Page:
[Show abstract] [Hide abstract] ABSTRACT: Stress is related to symptom severity among youth at clinical high-risk (CHR) for psychosis, although this relation may be influenced by protective factors. We explored whether the association of CHR diagnosis with social stress is moderated by the quality of parent-child relationships in a sample of 96 (36 CHR; 60 help-seeking controls) adolescents and young adults receiving mental health services. We examined self-reported social stress and parent-child relationships as measured by the Behavior Assessment System for Children, Second Edition (BASC-2), and determined CHR status from the clinician-administered Structured Interview for Psychosis-Risk Syndrome (SIPS). The social stress subscale, part of the clinical domain of the BASC-2, assesses feelings of stress and tension in personal relationships and the relations with parents subscale, part of the adaptive domain of the BASC-2, assesses perceptions of importance in family and quality of parent-child relationship. There was a modest direct relation between risk diagnosis and social stress. Among those at CHR, however, there was a significant relation between parent-child relationships and social stress (b=-0.73, t[92]=-3.77, p<0.001, f(2)=0.15) that was not observed among non-CHR individuals, suggesting that a positive parent-child relationship may be a protective factor against social stress for those at risk for psychosis. Findings provide additional evidence to suggest that interventions that simultaneously target both social stress and parent-child relationships might be relevant for adolescents and young adults at clinical high-risk for psychosis.
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    • "Among the three components of EE, criticism is regarded as the principal component [17] and impacts negatively the course of psychotic illness. Receiving criticism from family members in the early stages of schizophrenia is known to be associated with the number of relapses and the severity positive symptoms over time [23] , and family criticism in patients with ARMS predicts an increase in positive symptoms over time [7] . Thus, it seems reasonable to investigate separately the link between criticism and relevant variables in the early phase of mental illness, to prevent the negative effect of criticism in this early stage. "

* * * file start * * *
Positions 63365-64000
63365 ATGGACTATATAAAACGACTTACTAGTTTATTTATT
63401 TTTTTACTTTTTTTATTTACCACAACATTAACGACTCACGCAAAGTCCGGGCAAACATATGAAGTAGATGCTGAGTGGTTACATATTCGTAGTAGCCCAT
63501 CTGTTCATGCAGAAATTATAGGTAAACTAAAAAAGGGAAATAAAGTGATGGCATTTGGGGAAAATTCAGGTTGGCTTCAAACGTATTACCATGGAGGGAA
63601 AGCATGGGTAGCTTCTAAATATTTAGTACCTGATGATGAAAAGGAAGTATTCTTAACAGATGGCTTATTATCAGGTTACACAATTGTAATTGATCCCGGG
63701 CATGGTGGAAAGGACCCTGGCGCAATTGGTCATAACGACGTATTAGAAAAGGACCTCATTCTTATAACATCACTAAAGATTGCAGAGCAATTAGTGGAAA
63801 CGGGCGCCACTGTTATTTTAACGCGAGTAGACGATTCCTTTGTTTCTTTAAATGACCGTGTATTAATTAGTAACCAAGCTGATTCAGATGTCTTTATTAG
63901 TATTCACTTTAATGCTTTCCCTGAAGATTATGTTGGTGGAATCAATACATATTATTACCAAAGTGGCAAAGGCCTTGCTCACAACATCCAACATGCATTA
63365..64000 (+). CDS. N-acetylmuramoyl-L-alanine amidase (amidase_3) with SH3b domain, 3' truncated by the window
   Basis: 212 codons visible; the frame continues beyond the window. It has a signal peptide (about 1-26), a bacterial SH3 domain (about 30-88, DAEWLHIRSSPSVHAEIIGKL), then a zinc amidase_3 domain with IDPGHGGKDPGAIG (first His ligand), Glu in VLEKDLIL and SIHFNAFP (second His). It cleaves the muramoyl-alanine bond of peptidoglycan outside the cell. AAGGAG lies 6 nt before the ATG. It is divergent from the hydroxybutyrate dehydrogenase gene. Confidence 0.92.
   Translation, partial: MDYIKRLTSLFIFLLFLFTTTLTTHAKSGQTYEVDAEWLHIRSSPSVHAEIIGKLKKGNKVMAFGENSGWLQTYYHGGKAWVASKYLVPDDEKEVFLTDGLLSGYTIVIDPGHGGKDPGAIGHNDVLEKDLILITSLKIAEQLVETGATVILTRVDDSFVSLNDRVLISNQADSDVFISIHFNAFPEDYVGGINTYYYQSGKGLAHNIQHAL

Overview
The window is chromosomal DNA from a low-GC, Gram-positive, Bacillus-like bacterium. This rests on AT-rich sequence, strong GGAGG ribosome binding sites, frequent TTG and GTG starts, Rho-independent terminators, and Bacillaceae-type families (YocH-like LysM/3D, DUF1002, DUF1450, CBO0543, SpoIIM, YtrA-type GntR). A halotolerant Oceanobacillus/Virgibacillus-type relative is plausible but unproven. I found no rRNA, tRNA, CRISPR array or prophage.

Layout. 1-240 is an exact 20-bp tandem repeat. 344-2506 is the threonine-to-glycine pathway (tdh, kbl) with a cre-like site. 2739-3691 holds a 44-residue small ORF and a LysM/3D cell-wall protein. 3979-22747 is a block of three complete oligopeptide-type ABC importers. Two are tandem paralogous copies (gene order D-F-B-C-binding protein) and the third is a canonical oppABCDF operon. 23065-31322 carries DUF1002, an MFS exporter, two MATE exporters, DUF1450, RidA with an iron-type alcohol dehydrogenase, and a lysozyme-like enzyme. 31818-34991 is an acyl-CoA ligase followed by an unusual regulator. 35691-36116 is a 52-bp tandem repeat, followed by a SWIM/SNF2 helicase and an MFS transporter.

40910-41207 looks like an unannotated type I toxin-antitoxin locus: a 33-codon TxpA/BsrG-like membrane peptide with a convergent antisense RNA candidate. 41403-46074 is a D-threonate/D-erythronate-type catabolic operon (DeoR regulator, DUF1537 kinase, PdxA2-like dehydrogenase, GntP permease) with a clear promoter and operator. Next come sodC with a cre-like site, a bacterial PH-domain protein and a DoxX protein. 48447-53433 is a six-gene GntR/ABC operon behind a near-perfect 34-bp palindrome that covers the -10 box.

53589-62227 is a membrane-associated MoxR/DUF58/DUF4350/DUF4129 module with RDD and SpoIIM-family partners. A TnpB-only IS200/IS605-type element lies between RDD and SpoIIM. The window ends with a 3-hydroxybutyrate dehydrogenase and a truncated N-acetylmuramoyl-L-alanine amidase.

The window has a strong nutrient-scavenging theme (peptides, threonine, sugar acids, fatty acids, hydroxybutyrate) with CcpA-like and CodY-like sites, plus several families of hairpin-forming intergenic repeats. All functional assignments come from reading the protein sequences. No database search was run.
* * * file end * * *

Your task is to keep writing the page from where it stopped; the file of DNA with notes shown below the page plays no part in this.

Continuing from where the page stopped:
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    • "For example in the study by examining the role of self-esteem in psychosis, relatives' criticism (assessed using the CFI) was no longer predictive of negative evaluation of self when the service users' perceived negative evaluation from the relative (based on service user interview ratings) was included into the model. Similarly, in studies by Schlosser et al. (2010) and Lee et al. (2013), it is the service users' perception of criticism from the relative in at risk populations and perceived positive affect from relatives in early psychosis (respectively) which better predict subsequent outcome, rather than interview ratings of relationship quality. These findings could reflect a difference in relatives' actual behavior in situ, compared to that assessed by the CFI used to rate EE. "
    [Show abstract] [Hide abstract] ABSTRACT: Working with families in psychosis improves outcomes and is cost effective. However, implementation is poor, partly due to lack of a clear theoretical framework. This paper presents an interpersonal framework for extending the more familiar cognitive behavioral therapy model of psychosis to include the role of relatives’ behavior in the process of recovery. A summary of the framework is presented, and the evidence to support each link is reviewed in detail. Limitations of the framework are discussed and further research opportunities highlighted. Clinical implications and a case example are described to show how the framework can be used flexibly to facilitate clinical practice. Our aim is to shift the focus of psychosocial interventions from an individualistic approach to treatment, towards greater involvement of relatives and recognition of the importance of the social environment on mental health. Electronic supplementary material The online version of this article (doi:10.1007/s10608-015-9731-3) contains supplementary material, which is available to authorized users.